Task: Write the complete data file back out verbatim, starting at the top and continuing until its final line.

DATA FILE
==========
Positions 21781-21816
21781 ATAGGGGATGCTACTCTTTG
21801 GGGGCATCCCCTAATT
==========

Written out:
Positions 21781-21816
21781 ATAGGGGATGCTACTCTTTG
21801 GGGGCATCCCCTAATT